Attention, all red wine lovers: It turns out that glass of Merlot might not be as beneficial to your health as previously thought.
A new study released Monday found that low doses of resveratrol found in red wine and dark chocolate don’t lead to added health benefits. Resveratrol is a chemical with antioxidant properties found in a number of foods, including red wine, dark chocolate and berries. In the past, a number of studies have shown that consumption of these foods may reduce inflammation, leading researchers to speculate that their common chemical must have explained the phenomenon.
But the study finds otherwise. A team of researchers tracked the health of nearly 800 villagers from Tuscany, the region in Italy where the wine Chianty is made, to see if their drinking habits had any discernable impact on their well-being. They concluded that resveratrol concentration was not linked with cardiovascular disease or cancer rates.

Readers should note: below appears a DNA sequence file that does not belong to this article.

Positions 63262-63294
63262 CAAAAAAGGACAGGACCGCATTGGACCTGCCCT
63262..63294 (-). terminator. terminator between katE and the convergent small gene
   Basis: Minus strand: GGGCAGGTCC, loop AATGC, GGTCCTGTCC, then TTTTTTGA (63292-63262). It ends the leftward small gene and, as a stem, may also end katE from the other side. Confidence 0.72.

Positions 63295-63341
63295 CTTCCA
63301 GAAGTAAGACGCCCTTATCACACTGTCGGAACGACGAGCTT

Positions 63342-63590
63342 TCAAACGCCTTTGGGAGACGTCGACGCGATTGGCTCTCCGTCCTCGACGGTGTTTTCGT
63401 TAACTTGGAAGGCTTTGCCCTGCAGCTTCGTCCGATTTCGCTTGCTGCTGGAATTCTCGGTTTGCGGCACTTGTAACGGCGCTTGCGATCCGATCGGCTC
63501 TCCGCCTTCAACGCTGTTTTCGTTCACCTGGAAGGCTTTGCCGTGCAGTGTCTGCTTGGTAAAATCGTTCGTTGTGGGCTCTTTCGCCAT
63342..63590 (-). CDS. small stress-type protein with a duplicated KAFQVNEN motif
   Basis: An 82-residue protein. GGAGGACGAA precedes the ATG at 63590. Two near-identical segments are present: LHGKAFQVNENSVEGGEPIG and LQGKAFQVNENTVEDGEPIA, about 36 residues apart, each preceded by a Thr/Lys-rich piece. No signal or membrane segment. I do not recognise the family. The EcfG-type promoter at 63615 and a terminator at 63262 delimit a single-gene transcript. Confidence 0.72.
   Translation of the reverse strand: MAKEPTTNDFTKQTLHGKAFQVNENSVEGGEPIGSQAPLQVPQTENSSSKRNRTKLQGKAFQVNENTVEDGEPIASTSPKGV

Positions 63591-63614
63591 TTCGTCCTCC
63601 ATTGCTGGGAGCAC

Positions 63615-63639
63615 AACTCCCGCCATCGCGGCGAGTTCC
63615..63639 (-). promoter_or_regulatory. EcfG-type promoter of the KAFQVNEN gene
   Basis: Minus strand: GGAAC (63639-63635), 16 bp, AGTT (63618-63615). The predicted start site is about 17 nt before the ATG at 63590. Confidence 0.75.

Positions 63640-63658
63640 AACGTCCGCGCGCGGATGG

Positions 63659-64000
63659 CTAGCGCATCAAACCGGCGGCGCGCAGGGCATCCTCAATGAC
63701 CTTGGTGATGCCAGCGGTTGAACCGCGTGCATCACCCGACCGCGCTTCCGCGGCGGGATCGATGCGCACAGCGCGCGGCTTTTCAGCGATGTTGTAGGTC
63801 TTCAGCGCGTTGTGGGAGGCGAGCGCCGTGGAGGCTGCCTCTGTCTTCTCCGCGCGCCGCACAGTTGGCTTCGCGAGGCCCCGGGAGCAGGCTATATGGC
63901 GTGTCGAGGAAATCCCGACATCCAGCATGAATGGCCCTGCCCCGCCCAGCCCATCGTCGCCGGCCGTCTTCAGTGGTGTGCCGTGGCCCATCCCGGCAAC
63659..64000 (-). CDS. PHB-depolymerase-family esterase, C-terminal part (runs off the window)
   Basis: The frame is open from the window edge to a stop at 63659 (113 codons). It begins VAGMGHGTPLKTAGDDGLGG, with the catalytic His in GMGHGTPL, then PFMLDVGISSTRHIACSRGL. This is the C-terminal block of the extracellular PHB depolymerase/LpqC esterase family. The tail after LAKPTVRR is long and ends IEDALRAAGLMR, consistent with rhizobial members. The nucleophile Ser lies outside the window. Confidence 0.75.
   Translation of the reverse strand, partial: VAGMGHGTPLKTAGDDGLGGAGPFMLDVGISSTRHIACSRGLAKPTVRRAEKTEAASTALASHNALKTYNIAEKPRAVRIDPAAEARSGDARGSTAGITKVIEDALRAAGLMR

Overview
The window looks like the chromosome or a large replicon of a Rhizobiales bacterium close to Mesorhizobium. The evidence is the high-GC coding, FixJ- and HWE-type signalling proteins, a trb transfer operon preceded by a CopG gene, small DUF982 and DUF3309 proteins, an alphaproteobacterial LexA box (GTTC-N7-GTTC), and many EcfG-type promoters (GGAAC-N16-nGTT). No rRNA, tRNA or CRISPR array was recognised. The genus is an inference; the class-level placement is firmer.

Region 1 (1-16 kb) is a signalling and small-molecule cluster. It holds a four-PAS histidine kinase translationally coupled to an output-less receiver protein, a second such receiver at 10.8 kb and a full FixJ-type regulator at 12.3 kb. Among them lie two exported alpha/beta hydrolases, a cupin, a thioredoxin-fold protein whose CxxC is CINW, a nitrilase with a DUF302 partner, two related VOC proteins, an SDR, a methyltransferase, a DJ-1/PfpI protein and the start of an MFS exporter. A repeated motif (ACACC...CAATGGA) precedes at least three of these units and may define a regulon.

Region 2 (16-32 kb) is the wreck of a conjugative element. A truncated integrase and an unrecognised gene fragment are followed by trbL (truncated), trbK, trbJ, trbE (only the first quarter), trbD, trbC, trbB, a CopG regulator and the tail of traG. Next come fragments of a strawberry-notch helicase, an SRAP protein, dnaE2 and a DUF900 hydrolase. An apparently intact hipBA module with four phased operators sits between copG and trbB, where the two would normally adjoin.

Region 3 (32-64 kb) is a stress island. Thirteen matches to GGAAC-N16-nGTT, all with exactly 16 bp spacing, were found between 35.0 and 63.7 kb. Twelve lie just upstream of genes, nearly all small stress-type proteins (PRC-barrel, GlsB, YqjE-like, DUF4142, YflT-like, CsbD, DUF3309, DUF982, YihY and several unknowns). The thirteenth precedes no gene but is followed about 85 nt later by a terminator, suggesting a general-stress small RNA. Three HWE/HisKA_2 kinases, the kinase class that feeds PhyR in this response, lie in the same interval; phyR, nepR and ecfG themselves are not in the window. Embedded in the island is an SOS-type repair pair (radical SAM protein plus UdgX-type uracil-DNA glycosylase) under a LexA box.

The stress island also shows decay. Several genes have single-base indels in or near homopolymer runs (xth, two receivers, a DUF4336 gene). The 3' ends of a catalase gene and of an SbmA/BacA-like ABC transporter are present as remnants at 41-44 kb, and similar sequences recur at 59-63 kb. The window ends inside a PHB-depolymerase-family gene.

It’s not all bad news, though. While you may have to cut down your wine consumption, you can still hold on to that bar of chocolate: There’s still pretty strong evidence that it may be good for your heart.
- Employers Take Note: Young Workers Are Seeking Jobs with a Higher Purpose
- Signs Are Pointing to a Slowdown in the Housing Market—At Last
- Welcome to the Era of Unapologetic Bad Taste
- As the Virus Evolves, COVID-19 Reinfections Are Going to Keep Happening
- A New York Mosque Becomes a Refuge for Afghan Teens Who Fled Without Their Families
- High Gas Prices are Oil Companies' Fault says Ro Khanna, and Democrats Should Go After Them
- Two Million Cases: COVID-19 May Finally Force North Korea to Open Up